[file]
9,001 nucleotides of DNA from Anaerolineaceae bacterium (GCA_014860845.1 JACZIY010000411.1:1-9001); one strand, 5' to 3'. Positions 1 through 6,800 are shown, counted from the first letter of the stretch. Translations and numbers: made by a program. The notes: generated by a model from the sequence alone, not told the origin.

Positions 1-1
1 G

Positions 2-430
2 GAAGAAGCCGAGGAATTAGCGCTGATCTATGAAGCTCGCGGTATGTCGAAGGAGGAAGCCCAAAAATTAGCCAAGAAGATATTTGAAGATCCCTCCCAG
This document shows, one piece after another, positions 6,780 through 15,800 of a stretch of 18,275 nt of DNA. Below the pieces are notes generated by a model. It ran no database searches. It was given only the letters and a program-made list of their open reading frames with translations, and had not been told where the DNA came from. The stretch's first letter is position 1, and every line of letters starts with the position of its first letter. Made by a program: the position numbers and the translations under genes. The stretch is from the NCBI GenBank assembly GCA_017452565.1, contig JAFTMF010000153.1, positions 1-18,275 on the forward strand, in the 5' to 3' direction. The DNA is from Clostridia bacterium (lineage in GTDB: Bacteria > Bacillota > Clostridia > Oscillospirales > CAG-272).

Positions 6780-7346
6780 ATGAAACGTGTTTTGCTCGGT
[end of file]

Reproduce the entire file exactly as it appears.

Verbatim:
9,001 nucleotides of DNA from Anaerolineaceae bacterium (GCA_014860845.1 JACZIY010000411.1:1-9001); one strand, 5' to 3'. Positions 1 through 6,800 are shown, counted from the first letter of the stretch. Translations and numbers: made by a program. The notes: generated by a model from the sequence alone, not told the origin.

Positions 1-1
1 G

Positions 2-430
2 GAAGAAGCCGAGGAATTAGCGCTGATCTATGAAGCTCGCGGTATGTCGAAGGAGGAAGCCCAAAAATTAGCCAAGAAGATATTTGAAGATCCCTCCCAG
This document shows, one piece after another, positions 6,780 through 15,800 of a stretch of 18,275 nt of DNA. Below the pieces are notes generated by a model. It ran no database searches. It was given only the letters and a program-made list of their open reading frames with translations, and had not been told where the DNA came from. The stretch's first letter is position 1, and every line of letters starts with the position of its first letter. Made by a program: the position numbers and the translations under genes. The stretch is from the NCBI GenBank assembly GCA_017452565.1, contig JAFTMF010000153.1, positions 1-18,275 on the forward strand, in the 5' to 3' direction. The DNA is from Clostridia bacterium (lineage in GTDB: Bacteria > Bacillota > Clostridia > Oscillospirales > CAG-272).

Positions 6780-7346
6780 ATGAAACGTGTTTTGCTCGGT